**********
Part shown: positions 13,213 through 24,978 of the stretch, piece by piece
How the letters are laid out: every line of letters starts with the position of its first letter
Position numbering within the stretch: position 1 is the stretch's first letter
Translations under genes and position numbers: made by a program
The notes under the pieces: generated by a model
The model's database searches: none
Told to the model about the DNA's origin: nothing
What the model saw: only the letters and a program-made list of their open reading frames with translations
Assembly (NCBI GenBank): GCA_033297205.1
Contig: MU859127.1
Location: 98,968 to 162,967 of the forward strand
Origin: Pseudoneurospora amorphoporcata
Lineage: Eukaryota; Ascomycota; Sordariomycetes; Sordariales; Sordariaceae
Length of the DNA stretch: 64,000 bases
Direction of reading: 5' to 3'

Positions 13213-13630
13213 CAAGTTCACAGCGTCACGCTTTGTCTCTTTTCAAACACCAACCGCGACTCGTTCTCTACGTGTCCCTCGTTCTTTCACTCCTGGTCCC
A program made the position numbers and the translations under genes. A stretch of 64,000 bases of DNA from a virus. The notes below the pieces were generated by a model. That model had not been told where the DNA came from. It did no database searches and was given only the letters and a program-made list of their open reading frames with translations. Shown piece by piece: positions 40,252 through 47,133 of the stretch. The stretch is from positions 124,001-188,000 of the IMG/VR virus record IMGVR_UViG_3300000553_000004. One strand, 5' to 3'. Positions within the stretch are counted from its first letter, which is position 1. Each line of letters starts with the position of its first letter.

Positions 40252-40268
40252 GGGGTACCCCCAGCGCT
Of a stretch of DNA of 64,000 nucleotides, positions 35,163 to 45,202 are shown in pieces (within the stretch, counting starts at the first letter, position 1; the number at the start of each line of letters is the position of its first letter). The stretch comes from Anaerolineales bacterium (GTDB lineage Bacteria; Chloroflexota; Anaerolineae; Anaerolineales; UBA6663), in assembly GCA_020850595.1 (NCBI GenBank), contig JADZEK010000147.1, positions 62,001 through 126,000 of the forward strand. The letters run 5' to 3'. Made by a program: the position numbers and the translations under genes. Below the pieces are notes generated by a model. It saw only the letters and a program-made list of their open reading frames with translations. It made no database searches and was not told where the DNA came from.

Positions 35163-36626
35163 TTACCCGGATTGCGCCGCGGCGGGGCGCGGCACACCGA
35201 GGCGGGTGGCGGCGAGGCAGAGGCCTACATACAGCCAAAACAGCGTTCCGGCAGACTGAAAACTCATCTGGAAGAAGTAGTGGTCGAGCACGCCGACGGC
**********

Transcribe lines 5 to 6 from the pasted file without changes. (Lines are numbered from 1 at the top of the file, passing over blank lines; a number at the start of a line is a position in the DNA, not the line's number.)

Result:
The notes under the pieces: generated by a model
The model's database searches: none